So, what comes out is a well-thought thesis for action, and, despite my headline, a potential roadmap. But, it's potential in that it is theoritical. I think he knows this--hence, the "Manifesto," in the subtitle. "Manifesto" worked for Jerry McGuire, though, and this author evokes similar passion.
Temper your expectations, and I think you'll be impressed with the book and retain--even apply--many of the ideas. Look to this at the ultimate prescription for sustainability in business, and you'll be disappointed.
* Diversify across generations
* Adapt to the changing environment
* Celebrate transparency
* Plan and execute systematically, not compartmentally.
* Integrate metrics
* Improve with each cycle
* Right-size regularly, rather than downsize occasionally
* Foster longevity, not immediate gratification
* waste nothing
Unfortunately his organization could use some work. His best definition of sustainability actually comes in the conclusion of the book! (Sustainability means meeting your needs now, while not compromising your ability to meet your needs in the future). There are also a few acronyms he invents that he doesn't define until after they've been used.
The most glaring omission in the book is that while he has loads of examples and ideas, he focuses almost exclusive on the manufacturing sector of the economy, and ignores the service sector. He does mention that his ideas can be applied to the service sector too, but it would be nice to see him give more than just lip service to that notion.Read more ›
Most Recent Customer Reviews
Very informative and powerful book on developing and maintaining a strategy. However, I could have done without all of the name dropping (listing companies) in the book.Published 2 days ago by Amazon Customer
interesting and informative, I have learnt a lot from this bookPublished 17 months ago by Kerrie Pickering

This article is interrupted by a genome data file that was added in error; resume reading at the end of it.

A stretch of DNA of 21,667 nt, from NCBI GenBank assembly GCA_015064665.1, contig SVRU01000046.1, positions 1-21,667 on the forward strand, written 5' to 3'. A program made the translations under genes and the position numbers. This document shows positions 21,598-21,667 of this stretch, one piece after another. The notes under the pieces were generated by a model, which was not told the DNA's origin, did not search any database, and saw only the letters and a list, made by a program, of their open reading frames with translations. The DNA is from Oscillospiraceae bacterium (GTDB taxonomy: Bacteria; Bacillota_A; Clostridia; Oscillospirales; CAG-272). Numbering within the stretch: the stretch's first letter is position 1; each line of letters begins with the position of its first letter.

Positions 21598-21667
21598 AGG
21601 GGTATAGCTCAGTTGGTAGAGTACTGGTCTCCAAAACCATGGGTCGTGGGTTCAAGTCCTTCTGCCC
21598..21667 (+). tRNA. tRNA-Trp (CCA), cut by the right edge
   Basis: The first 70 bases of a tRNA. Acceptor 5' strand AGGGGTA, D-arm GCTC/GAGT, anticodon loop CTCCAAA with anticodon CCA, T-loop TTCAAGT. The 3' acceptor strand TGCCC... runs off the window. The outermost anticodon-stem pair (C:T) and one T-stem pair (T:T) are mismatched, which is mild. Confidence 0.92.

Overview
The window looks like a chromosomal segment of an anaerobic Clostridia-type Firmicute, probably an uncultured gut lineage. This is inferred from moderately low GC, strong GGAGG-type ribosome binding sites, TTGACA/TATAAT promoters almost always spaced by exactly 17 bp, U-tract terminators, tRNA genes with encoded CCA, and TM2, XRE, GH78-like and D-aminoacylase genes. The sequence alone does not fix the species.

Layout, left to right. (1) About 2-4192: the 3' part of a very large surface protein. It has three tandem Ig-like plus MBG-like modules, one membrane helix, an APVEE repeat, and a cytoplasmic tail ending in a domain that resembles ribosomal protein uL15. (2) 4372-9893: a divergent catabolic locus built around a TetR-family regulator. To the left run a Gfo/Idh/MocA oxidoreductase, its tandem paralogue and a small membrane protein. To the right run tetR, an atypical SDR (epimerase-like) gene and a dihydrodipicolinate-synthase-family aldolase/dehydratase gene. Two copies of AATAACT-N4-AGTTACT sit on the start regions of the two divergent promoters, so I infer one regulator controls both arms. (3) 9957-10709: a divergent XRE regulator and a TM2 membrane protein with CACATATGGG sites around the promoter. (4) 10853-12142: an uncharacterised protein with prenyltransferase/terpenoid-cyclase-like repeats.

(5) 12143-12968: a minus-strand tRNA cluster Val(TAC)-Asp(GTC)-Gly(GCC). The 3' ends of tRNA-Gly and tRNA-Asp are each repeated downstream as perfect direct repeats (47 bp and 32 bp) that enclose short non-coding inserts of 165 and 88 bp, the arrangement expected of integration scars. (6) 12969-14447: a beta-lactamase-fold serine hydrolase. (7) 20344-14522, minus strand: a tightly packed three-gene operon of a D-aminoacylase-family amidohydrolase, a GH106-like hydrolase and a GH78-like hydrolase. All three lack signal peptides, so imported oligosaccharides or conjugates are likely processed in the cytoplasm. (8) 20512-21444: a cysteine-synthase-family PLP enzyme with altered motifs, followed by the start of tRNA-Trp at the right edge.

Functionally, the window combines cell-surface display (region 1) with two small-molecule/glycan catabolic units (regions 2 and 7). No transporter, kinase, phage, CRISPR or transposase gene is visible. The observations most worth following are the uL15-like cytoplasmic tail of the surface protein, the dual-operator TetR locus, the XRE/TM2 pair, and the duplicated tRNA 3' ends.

Good book that teaches you about corporate social responsibility! Keeps the readers engaged. Would recommend it to all MBA students.Published 24 months ago by Lulu
Excellent book and perfect for businesses wanting to transition to a new sustainable strategy. This will give businesses an added "jolt" and edge to their businesses... Read morePublished on March 12, 2014 by Sondra
The development of corporate strategy shold starts from thinking the shared value with society.
This book will be usuful for such way of thinking.
Used this book in grad school in the senior capstone course in an organizational leadership program. Read morePublished on September 21, 2013 by Michelle Schaefbauer
Bought this book for my son who attends a Summer Course on Business Sustainability for High-School students. It came on time and nicely packaged. Read morePublished on July 15, 2013 by Zomas T.
While I'm not an activist in any way I am a fan of Adam Werbach's passion.
Several reviews mention this is not a roadmap or organized guide to sustainabilty & they're... Read more
Adam Werbach, the Global CEO of Saatchi & Saatchi S, offers an exceptionally clear, appealing explanation of how sustainable business practices are not only morally good but also... Read morePublished on August 28, 2012 by Rolf Dobelli